UK to stand-up 30 Sqn as second operational A400M unit

by Gareth Jennings

The RAF is to shortly stand-up 30 Squadron at its second operational A400M unit after 70 Sqn. (Janes/Patrick Allen)

The United Kingdom is to name 30 Squadron as its second operational unit for operating the Airbus Defence and Space (DS) A400M Atlas transport aircraft.

The new unit is set to be stood up at the type's main operating base at RAF Brize Norton in Oxfordshire later in the month, it was announced on 9 September by the official heading up delivery of the type's capabilities to the Royal Air Force (RAF).

With 70 Sqn the RAF's only current operational unit for the A400M, 206 Sqn is rolling out the aircraft's capabilities while 24 Sqn is training crews. While it had long been anticipated that 30 Sqn would be named as the type's second operational unit, the announcement on the official twitter account is the first official confirmation that this will be the new unit and that its reconstitution (it was previously assigned the Lockheed Martin C-130 Hercules until its disbandment in 2016) is imminent.

As previously explained to Janes


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IRGC unveils UGVs

by Jeremy Binnie

Most of the UGVs that were displayed were EOD robots. (Defapress.ir)

Iran's Islamic Revolution Guards Corps (IRGC) shed some light on its robotics programmes when it displayed dozens of unmanned ground vehicles (UGVs) during a ceremony to hand over equipment to explosive ordnance disposal (EOD) teams on 20 September.

More than 30 UGVs were seen displayed in photographs of the event, most of which were a tracked type configured as an EOD robot with a manipulator arm fitted with a camera and disruptor. The same type was also seen configured with a different sensor package and labelled as the ‘Hafez fire-fighting robot'.

Several more of this type of UGV were displayed without sensors or effectors and one was mocked-up with two small forward-firing rockets or missiles.

A much larger eight-wheeled UGV labelled as the ‘Qasim' was positioned as the centrepiece of the display. This was shown carrying a multicopter unmanned aircraft but was sufficiently large that it could potentially be used to carry weapons, casualties, or supplies.

A smaller tracked robot with flippers to enable it to travel over obstacles was labelled as the ‘Fajr cameraman robot'.


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DSEI 2021: British Army demonstrates progress with HED-powered prototypes

by Peter Felstead

A HED-equipped Jackal 2 high-mobility patrol vehicle and Foxhound protected patrol vehicle demonstrating silent running outside the ExCel Centre at DSEI 2021. (Janes/P Felstead)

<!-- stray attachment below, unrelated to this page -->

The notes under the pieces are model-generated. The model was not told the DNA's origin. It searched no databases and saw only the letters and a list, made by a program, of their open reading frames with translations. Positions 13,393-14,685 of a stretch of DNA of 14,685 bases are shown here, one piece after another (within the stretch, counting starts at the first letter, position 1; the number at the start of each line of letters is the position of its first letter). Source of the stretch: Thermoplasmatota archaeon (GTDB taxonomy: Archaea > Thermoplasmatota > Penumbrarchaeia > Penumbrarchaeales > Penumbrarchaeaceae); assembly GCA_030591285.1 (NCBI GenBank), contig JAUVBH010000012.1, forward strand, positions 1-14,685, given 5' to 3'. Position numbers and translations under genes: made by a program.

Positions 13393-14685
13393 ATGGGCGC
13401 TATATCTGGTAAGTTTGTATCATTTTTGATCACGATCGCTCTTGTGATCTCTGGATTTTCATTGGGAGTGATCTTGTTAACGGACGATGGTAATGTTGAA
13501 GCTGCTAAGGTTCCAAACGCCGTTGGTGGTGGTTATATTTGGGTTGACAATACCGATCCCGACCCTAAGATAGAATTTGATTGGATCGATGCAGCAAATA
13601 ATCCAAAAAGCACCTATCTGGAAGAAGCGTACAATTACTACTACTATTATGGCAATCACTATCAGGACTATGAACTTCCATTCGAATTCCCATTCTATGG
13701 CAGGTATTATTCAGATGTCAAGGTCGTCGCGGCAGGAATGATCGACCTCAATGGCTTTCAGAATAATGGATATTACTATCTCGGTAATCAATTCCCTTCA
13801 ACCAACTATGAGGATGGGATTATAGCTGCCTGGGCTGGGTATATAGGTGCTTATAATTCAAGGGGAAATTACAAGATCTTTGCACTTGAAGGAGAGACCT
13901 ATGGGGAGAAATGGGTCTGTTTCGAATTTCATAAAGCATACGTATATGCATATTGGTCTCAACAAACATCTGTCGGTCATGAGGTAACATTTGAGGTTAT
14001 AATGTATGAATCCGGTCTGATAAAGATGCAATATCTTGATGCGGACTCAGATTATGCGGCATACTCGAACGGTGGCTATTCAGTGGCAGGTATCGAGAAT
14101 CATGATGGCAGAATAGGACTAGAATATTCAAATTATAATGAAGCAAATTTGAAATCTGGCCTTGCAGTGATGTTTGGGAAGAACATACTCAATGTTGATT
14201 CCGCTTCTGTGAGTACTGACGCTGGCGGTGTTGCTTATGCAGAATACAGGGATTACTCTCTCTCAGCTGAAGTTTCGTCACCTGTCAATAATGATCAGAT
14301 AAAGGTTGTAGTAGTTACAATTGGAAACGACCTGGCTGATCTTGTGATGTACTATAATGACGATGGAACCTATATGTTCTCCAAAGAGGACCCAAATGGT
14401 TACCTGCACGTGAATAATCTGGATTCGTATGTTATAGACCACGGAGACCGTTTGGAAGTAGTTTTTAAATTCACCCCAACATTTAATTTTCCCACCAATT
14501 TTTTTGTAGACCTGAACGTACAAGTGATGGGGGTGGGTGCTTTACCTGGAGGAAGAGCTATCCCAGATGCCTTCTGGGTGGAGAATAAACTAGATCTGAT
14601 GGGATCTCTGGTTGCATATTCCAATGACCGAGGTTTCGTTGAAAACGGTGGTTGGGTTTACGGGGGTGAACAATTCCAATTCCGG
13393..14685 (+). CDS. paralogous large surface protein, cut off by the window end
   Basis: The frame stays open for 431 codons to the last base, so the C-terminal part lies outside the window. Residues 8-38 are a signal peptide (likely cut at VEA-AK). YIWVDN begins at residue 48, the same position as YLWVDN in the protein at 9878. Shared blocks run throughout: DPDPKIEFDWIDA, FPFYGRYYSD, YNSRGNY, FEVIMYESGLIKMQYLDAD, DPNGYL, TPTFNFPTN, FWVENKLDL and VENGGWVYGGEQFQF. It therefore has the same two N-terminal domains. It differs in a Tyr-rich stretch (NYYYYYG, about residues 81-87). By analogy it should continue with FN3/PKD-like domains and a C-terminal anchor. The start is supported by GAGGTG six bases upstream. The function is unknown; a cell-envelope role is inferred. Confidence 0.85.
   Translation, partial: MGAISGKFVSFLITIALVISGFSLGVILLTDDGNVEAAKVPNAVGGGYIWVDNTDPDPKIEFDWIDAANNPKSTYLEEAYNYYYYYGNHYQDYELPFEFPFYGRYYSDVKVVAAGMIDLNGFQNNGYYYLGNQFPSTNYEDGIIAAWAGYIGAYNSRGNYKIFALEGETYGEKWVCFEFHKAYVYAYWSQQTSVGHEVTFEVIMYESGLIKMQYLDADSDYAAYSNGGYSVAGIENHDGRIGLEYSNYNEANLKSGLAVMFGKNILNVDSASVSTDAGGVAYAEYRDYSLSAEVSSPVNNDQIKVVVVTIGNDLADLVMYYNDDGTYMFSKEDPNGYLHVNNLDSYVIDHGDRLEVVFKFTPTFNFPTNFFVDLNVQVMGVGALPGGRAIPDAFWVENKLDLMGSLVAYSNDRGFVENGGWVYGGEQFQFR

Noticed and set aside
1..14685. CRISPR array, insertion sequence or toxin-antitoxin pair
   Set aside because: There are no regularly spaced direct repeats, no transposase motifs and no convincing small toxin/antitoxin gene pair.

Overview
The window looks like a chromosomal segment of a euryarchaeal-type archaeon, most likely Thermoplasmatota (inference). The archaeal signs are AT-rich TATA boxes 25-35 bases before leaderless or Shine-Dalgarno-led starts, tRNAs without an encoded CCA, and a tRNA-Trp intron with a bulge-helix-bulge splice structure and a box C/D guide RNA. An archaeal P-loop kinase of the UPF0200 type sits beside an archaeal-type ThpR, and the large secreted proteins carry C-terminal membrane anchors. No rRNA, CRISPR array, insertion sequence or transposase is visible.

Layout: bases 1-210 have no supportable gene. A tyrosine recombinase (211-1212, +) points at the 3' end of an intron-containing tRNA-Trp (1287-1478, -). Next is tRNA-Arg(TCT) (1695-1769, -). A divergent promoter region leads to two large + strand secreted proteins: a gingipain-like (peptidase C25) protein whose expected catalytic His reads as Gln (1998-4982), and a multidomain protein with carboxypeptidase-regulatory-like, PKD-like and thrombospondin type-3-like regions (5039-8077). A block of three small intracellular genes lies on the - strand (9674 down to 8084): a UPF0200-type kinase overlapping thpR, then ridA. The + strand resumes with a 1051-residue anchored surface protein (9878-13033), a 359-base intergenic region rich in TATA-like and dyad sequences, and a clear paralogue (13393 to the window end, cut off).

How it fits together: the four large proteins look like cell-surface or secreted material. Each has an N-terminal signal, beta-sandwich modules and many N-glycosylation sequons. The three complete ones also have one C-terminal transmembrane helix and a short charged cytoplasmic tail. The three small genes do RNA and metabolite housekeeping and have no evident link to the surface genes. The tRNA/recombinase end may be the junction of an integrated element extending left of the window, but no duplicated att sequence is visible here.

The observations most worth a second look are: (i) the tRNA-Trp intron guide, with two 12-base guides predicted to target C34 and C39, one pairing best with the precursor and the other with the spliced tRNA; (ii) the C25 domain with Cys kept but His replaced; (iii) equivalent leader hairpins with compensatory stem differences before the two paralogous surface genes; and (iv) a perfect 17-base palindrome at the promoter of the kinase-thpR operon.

Evidence that the power and mobility advantages of vehicles powered by hybrid electric drive (HED) are approaching real-world utility on the modern battlefield was in evidence at this month's DSEI exhibition in London in the form of three vehicles demonstrated by the British Army.

The three vehicles – a Jackal 2 4×4 high-mobility patrol vehicle, a Foxhound 4×4 protected patrol vehicle and a MAN SV 4×4 6-tonne tactical truck – each featured various commercially available HED systems supplied by UK firm Magtec. The Jackal, for example, has a four-cylinder Cummins diesel instead of the original vehicle's six-cylinder powerpack; a 150 kW electric generator; a 60 kW/hr battery; and four traction motors each rated at 50 kW driving the wheels.


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France to cut Sahel force by up to 3,000 in two years

by Jean-Marc Tanguy

Task Force Sabre, France's special operations force in the Sahel, will remain largely untouched by the cuts. (Jean-Marc Tanguy)

French officials have revealed new details of the planned drawdown in the Sahel region that was announced by President Emmanuel Macron in June.

France currently has about 5,500 troops committed to Operation Barkhane: its mission is to counter Islamist militants in the Sahel since 2014. This number will be cut to “between 2,500 and 3,000” by 2023, according to Colonel Pascal Ianni, the spokesperson for the French Armed Forces Staff. But the reduction could be accelerated after France's presidential election in April 2022, depending on who is elected.

Most of the personnel to be withdrawn will be ground forces, with the presence in Mali effectively reduced from three battalions to one.

The drawdown is now under way, with a source close to French Defence Minister Florence Parly telling Janes that Macron ordered it to be completed by the end of this year.

The three main bases in northern Mali (Timbuktu, Tessalit, and Kidal) are being evacuated and will be transferred to the UN mission in Mali and Malian Armed Forces (FAMa).


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